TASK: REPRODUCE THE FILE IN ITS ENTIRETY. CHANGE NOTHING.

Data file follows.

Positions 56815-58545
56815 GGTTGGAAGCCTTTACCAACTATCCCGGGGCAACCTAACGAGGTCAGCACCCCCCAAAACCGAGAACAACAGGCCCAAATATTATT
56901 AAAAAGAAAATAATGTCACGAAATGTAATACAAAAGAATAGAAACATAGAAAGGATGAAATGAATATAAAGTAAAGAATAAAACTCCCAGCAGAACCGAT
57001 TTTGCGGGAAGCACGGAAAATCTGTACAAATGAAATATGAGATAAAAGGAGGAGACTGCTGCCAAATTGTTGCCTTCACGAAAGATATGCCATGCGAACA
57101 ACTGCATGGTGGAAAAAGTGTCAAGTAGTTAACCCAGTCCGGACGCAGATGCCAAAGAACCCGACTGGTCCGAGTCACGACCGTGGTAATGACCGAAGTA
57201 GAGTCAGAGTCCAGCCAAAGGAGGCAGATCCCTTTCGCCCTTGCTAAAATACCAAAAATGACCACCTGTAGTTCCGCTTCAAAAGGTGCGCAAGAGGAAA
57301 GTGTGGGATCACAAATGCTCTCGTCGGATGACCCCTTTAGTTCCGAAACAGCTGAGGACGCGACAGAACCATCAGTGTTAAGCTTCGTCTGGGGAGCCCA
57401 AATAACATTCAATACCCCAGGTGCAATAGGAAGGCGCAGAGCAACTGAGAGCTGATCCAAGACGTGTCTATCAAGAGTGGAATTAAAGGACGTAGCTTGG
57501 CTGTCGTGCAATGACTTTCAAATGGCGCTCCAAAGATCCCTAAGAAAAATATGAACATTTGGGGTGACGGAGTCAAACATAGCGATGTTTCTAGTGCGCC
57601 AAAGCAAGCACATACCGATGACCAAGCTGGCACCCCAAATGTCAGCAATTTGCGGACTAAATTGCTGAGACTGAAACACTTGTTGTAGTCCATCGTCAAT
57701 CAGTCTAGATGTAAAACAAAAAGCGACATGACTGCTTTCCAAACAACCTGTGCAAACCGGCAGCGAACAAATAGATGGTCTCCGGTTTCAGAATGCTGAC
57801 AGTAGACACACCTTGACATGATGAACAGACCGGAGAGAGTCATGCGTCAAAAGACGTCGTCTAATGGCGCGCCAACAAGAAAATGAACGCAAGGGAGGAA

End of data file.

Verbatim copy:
Positions 56815-58545
56815 GGTTGGAAGCCTTTACCAACTATCCCGGGGCAACCTAACGAGGTCAGCACCCCCCAAAACCGAGAACAACAGGCCCAAATATTATT
56901 AAAAAGAAAATAATGTCACGAAATGTAATACAAAAGAATAGAAACATAGAAAGGATGAAATGAATATAAAGTAAAGAATAAAACTCCCAGCAGAACCGAT
57001 TTTGCGGGAAGCACGGAAAATCTGTACAAATGAAATATGAGATAAAAGGAGGAGACTGCTGCCAAATTGTTGCCTTCACGAAAGATATGCCATGCGAACA
57101 ACTGCATGGTGGAAAAAGTGTCAAGTAGTTAACCCAGTCCGGACGCAGATGCCAAAGAACCCGACTGGTCCGAGTCACGACCGTGGTAATGACCGAAGTA
57201 GAGTCAGAGTCCAGCCAAAGGAGGCAGATCCCTTTCGCCCTTGCTAAAATACCAAAAATGACCACCTGTAGTTCCGCTTCAAAAGGTGCGCAAGAGGAAA
57301 GTGTGGGATCACAAATGCTCTCGTCGGATGACCCCTTTAGTTCCGAAACAGCTGAGGACGCGACAGAACCATCAGTGTTAAGCTTCGTCTGGGGAGCCCA
57401 AATAACATTCAATACCCCAGGTGCAATAGGAAGGCGCAGAGCAACTGAGAGCTGATCCAAGACGTGTCTATCAAGAGTGGAATTAAAGGACGTAGCTTGG
57501 CTGTCGTGCAATGACTTTCAAATGGCGCTCCAAAGATCCCTAAGAAAAATATGAACATTTGGGGTGACGGAGTCAAACATAGCGATGTTTCTAGTGCGCC
57601 AAAGCAAGCACATACCGATGACCAAGCTGGCACCCCAAATGTCAGCAATTTGCGGACTAAATTGCTGAGACTGAAACACTTGTTGTAGTCCATCGTCAAT
57701 CAGTCTAGATGTAAAACAAAAAGCGACATGACTGCTTTCCAAACAACCTGTGCAAACCGGCAGCGAACAAATAGATGGTCTCCGGTTTCAGAATGCTGAC
57801 AGTAGACACACCTTGACATGATGAACAGACCGGAGAGAGTCATGCGTCAAAAGACGTCGTCTAATGGCGCGCCAACAAGAAAATGAACGCAAGGGAGGAA